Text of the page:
My Expanding Map
Embarrassment on the Ground
New Haven, WV
I had just turned ten. The first day back from our summer break, our PE teacher asked us where we had vacationed. While waiting to be called on, I was holding the name Wayne National Forest in my mind and getting nervous about telling the class we went camping, yet again, about thirty minutes away from home; we never had enough money to go farther. On my turn, I blurted out “Yellowstone!” It was too late to go back.
A bulletin board of the United States was displayed outside our classroom door, showing little threads of different lengths radiating from our state, West Virginia, to our vacation destinations. My thread was one of the two longest; the other being Billy Graham’s, whose real vacation to Yellowstone was sullied and less impressive because I had seemingly taken the exact same trip.
Every day I had to face my lie at the class entrance – when coming in to the classroom in the morning, when coming back from the bathroom, the water fountain, the cafeteria, recess, and when coming back from PE. I hoped no one would find out. (They didn’t.) Still that red thread is seared into my mind.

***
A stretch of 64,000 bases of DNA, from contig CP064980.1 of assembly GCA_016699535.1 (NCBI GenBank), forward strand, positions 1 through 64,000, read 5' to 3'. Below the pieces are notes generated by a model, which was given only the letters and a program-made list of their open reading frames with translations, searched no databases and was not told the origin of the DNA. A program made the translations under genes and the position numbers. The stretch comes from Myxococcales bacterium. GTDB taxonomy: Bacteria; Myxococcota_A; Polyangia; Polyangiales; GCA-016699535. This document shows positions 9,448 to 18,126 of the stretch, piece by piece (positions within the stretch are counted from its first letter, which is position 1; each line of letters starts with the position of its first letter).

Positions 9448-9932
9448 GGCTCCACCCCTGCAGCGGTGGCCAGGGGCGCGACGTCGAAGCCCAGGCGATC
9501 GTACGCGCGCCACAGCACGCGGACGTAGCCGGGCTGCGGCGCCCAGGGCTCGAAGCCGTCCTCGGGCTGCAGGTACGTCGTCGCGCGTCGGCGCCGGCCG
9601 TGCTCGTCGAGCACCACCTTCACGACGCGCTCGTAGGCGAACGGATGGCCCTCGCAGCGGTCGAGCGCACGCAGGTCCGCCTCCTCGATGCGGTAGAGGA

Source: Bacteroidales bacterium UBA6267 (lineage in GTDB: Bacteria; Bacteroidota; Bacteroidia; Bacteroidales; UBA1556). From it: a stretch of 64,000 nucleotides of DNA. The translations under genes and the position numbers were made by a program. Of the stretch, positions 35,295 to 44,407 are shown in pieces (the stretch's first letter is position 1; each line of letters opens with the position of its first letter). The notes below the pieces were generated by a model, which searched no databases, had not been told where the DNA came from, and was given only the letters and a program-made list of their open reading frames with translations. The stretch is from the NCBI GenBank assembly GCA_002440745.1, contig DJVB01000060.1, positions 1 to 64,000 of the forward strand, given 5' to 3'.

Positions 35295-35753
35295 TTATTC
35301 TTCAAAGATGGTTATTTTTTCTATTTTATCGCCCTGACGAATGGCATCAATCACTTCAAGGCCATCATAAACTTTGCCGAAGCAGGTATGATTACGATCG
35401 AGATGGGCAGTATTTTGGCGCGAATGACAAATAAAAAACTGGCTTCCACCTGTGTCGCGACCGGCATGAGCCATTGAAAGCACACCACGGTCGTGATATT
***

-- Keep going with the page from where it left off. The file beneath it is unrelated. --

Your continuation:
Actual Trip, embarrassing because the short distance embodied our poverty:
Fake Trip, embarrassing because it was a physical embodiment of my lie:
I still dream of my grandma’s house. I was shuffled back and forth between cheap apartments, run-down houses, and her house as a child. It was my first home, my favorite house, my entire childhood. My grandma’s house is the only place where I feel completely comfortable. It’s the only house from my childhood that I can still visit. It’s always there. Always waiting for me to come back. The phone number to the house is still the same after twenty-seven years. Although renovations have changed the house’s innards, the living room still has the sliding glass back door. When I was four and five and six and so on, I would play records and dance, while looking at my reflection in the door. I would dance without embarrassment. I was young.